Agile is successful, efficient and (often) fun. That’s why many companies are trying to be more agile these days. Basically it seems to be easy to apply agile practices and frameworks such as Scrum, Lean Startup or Design Thinking to get started with Agile.
However in reality many, especially larger companies are having problems doing . . . → Read More: Agile Animals
When staffing your next agile project make sure you have the right Product Owner on board. In their book Balancing Agility and Discipline: A Guide for the Perplexed Barry Boehm and Richard Turner coined the acronym CRACK which describes the properties of a good Product Owner.
Collaborative: Works well with development team and stakeholders. Is . . . → Read More: Product Owner CRACK
In part one I’ve shown how to turn contracts into code. In this part I am going to show how to turn contracts into documentation.
Using the contract as a model for both code generation and documentation can save a lot of time. That is because the contract represents a single source of truth, which . . . → Read More: Turn contracts into documentation
Traditionally the velocity (V) of agile teams is calculated as number of story points (SP) delivered per sprint. If our team is static, that means, it consists of the same or at least the same amount of people in each sprint we can get a velocity that really reflects the team performance. Although highly desireable, . . . → Read More: Capacity Based Velocity Calculation for Dynamic Agile Teams
If you are a Scrum Master or coach you might sometimes wonder why people act and react the way they do. The SCARF model can help you to understand which factors are driving peoples reactions. The model lists factors that cause a reaction of either approach or avoid. The factors are:
Status, certainty, autonomy, relatedness . . . → Read More: Understand your Team with SCARF
Most people would agree to say that an IT project is complex if it has to cope with difficult technology and a challenging business context. But it is not just technical complexity that threatens the success of a project. Team complexity is an important and often underestimated factor that highly affects the likelyness of success . . . → Read More: Team Complexity – The Underestimated Factor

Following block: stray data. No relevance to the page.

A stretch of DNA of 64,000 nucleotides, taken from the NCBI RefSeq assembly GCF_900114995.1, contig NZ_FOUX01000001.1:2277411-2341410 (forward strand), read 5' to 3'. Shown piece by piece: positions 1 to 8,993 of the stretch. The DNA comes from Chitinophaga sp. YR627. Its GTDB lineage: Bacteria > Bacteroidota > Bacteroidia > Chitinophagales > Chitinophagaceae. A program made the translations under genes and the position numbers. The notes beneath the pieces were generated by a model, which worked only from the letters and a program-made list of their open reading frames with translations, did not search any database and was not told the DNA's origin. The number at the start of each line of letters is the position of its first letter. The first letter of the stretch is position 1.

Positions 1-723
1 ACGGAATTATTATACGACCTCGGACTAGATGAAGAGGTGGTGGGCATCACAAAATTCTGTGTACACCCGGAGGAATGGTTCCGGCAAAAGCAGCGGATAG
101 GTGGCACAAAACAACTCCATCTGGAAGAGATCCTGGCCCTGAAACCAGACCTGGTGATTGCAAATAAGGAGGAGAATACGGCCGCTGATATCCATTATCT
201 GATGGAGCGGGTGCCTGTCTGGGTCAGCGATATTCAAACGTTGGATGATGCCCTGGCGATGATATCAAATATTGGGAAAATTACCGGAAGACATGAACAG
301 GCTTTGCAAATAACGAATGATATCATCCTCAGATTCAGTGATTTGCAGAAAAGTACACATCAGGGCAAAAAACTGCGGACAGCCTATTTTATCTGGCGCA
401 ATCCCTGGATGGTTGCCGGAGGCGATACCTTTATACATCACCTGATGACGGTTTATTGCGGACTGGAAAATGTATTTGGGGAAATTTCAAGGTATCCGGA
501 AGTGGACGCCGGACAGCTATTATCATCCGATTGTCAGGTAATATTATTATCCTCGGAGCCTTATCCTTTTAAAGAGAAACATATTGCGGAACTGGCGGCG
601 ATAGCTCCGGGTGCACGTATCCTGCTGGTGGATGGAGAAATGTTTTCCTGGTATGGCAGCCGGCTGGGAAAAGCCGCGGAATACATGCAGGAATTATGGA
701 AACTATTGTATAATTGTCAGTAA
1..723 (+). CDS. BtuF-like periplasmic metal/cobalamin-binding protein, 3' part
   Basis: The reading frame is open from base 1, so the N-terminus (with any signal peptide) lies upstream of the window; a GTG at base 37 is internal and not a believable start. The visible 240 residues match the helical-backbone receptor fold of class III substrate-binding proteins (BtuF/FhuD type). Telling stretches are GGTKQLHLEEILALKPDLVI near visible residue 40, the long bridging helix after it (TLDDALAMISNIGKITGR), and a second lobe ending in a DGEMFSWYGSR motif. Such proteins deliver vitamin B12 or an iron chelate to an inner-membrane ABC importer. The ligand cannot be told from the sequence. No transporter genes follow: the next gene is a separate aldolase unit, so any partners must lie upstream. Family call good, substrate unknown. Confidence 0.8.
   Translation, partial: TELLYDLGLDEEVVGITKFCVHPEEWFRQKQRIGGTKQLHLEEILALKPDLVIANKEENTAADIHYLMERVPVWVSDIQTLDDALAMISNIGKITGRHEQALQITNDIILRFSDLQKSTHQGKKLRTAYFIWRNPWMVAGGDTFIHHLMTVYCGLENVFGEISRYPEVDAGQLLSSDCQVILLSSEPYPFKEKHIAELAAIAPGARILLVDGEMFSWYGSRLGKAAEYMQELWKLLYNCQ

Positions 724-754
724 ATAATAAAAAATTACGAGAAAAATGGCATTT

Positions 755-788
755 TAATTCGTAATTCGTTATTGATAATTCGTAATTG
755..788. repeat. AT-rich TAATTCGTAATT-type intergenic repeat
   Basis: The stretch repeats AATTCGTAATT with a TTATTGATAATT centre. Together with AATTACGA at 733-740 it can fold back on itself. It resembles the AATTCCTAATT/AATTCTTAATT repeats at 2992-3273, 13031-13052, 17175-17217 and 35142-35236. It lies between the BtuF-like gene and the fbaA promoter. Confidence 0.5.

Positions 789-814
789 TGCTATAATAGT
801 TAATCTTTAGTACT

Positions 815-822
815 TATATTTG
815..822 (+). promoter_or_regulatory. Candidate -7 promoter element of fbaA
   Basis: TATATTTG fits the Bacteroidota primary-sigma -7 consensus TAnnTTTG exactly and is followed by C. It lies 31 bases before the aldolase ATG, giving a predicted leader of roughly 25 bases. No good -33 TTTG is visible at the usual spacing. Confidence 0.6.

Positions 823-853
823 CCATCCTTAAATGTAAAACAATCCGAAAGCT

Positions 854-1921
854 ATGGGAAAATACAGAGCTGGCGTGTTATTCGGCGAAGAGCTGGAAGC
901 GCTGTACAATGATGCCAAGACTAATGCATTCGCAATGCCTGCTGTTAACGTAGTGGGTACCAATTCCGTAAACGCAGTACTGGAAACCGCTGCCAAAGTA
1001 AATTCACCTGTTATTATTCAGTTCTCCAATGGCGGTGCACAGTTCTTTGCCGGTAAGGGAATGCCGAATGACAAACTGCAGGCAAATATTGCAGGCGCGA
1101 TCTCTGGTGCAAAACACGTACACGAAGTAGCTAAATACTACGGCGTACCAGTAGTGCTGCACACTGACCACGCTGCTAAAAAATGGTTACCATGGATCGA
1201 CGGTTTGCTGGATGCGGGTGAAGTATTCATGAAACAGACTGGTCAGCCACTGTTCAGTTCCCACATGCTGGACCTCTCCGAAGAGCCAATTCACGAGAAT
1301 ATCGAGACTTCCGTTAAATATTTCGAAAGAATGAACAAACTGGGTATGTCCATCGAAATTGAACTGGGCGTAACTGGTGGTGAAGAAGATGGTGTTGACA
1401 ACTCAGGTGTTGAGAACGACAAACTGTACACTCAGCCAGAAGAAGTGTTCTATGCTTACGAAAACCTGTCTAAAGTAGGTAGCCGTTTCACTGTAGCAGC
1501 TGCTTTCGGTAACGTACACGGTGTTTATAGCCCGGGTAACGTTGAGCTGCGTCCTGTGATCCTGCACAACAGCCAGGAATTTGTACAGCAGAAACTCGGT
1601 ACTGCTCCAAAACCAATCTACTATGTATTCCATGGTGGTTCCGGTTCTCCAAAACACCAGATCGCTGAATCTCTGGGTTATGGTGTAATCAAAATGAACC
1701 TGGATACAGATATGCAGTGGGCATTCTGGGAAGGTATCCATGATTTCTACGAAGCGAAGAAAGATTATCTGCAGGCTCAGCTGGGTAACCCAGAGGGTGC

Today my Windows 8 app Agile Games passed the Microsoft certification process. It is now available in the Windows Store.
The app acts a a host of typical games that are utilized in agile projects. The first game is planning poker which can be now played by distributed teams over the internet. Other games . . . → Read More: Agile Games Released
If you ever tried to create an execution environment to automate business- or integration processes based on Open Source products, you know that this is not an easy task. Although Open Source products like Activiti or Apache Camel are of high quality, they do not run with production grade quality out-of-the-box. For serious usage scenarios . . . → Read More: Integrated Process Management with Open Source
Are you interested to know how to combine process management, agility and Open Source software? Then the roadshow Agile Process Management with Open Source is for you. It is going to take place in several German cities during autumn 2012. I am going to present ways to achive efficiency in the area of process automation . . . → Read More: Agile Process Management with Open Source
What does collocation mean? The concept is very simple. It means bringing together the people who work on a software product in a physical environment. This seems to be natural. But in highly distributed work environments that we have today it is not anymore.
I’ve been working on agile projects for many years and I . . . → Read More: Collocation Is Vital!